Tour de France Doping Risk List Leaked

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05/13/2011| 0 comments
by Reuters and Roadcycling.com

Tour de France Doping Risk List Leaked

Cycling's governing body (UCI) admitted on Friday to drawing up a list in which it had estimated the 'doping risk' of each rider at last year's Tour de France but regretted the document had been leaked and thus made public.

Cycling's governing body (UCI) admitted on Friday to drawing up a list in which it had estimated the 'doping risk' of each rider at last year's Tour de France but regretted the document had been leaked and thus made public.

French sports daily L'Equipe unveiled the doping suspicion index, in which riders are given a rating of suspicion scaling from 0: Not suspicious - to 10: Highly suspicious.

The UCI said the list is a working document helping to steer testing, not a list of riders who have done any wrongdoing.

"The document ... was meant for the UCI and independent observers of the World Anti-Doping Agency (WADA). We will investigate to see how such a document has leaked," a UCI spokesman said on Friday.

The average index of the 198 riders from the 2010 Tour de France is 2.434.

The index is a summary from the riders biological passport's data and a blood test carried out on July 1, two days before the start of the Tour.

UCI president Pat McQuaid declined to further comment.

Riders reacted angrily.

Before the start of the seventh stage of the 2011 Giro d'Italia former Giro leader David Millar of Team Garmin-Cervelo commented "heads should roll" at the UCI for allowing the leak.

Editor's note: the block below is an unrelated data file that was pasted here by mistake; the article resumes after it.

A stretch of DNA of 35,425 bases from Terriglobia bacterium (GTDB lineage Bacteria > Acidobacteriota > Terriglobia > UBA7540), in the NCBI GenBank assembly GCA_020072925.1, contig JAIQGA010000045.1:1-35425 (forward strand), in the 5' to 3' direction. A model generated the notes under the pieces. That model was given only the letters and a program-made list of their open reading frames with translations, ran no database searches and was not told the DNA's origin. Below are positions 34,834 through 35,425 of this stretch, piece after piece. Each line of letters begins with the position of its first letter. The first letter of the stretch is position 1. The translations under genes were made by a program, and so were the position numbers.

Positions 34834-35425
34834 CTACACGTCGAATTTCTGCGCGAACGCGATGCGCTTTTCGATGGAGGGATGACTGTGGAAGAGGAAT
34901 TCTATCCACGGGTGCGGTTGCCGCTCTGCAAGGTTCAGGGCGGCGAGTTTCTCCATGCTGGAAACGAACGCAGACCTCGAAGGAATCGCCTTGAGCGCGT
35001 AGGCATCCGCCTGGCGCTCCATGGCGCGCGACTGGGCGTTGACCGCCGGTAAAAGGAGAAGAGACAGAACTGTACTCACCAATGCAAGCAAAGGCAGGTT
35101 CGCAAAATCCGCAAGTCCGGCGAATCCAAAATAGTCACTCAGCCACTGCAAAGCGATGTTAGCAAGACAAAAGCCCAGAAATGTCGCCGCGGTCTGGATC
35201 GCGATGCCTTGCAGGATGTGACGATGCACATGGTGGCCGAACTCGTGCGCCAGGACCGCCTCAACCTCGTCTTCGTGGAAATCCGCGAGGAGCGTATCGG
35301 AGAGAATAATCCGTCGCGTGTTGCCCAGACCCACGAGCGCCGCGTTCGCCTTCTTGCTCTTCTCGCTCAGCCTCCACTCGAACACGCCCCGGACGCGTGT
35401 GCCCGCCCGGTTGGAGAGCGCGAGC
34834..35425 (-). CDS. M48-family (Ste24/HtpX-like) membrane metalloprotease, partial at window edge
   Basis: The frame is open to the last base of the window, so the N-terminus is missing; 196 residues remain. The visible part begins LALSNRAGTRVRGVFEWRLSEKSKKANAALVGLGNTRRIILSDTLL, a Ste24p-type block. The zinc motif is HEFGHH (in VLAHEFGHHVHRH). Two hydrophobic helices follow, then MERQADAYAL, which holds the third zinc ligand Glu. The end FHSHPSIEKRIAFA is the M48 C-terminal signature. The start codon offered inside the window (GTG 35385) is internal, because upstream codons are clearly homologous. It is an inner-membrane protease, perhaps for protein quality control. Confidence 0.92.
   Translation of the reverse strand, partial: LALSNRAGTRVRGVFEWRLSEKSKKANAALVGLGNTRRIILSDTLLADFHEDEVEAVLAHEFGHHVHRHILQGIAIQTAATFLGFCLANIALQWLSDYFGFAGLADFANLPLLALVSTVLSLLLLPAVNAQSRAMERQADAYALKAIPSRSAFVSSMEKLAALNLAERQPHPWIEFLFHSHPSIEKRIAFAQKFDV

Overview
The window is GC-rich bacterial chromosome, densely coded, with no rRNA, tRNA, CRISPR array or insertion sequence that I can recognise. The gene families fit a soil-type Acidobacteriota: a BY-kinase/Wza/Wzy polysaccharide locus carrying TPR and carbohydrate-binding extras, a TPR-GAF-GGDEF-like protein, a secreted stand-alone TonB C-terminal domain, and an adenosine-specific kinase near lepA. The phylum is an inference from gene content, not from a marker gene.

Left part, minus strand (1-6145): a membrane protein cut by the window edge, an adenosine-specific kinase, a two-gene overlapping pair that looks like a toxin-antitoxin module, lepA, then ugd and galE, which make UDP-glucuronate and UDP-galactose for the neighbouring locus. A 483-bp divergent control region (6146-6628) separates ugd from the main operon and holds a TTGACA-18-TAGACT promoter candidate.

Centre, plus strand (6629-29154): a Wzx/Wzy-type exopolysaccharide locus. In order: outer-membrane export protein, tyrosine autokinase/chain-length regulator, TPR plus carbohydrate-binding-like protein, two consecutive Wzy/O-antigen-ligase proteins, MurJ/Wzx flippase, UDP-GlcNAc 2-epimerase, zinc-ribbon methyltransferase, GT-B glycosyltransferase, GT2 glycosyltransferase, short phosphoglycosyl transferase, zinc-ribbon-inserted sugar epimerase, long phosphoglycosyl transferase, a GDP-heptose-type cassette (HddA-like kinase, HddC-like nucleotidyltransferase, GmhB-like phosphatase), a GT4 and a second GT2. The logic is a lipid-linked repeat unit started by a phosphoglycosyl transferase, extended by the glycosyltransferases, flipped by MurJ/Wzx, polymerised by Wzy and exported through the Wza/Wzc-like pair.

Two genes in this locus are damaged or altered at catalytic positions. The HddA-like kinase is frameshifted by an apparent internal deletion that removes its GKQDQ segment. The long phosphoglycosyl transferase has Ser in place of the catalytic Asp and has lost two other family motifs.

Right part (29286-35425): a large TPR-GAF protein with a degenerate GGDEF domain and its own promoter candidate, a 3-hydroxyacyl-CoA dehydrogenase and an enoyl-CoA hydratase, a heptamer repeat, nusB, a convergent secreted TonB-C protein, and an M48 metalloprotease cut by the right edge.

"It's shocking. I understand that that list should exist, that's what targeted testing is about," the Briton said.

"This list should never have been released. The UCI, some of their people should be fired for this. A major investigation should go on into what exactly they are doing with this model."

Other team officials were also angered.

"It's an abuse of trust and it seems that anybody can filter what they like and the price gets paid by the riders, not by the guy who does the leak," Garmin sports director Bingen Fernandez told reporters.

"If it's confidential, it has to stay confidential. If somebody in a bank revealed the equivalent sort of details about bank accounts, they'd be sacked."

Millar, who was suspended for two years in 2004 after admitting he took a banned performance-enhancing substance, said he had a rating of 4 out of 10.

"I understand I'm number four because of my misdemeanours in the past," he said.

"But this (list) just does not add up."

Briton Mark Cavendish reacted angrily on his Twitter feed.

"So there's a leaked 1-10 'suspicion' scale for all 2010 Tour De France riders. So now EVERYONE'S suspicious, but just HOW suspicious?!" he wrote.

Australian Robbie McEwen added on Twitter: "I'm all for catching cheats but draw the line at this sort of thing which could be based on 1 single wayward statistic. And who leaked it??"

Three-times Tour winner Alberto Contador, who is waiting for the Court of Arbitration for Sport (CAS) to rule on his positive test for the banned anabolic agent clenbuterol, will not make any comment, his spokesman said.

"It is greatly to the UCI's credit that they give themselves the means to fight against doping," Cofidis manager Eric Boyer commented.

Tour de France director Christian Prudhomme told reporters: "It's

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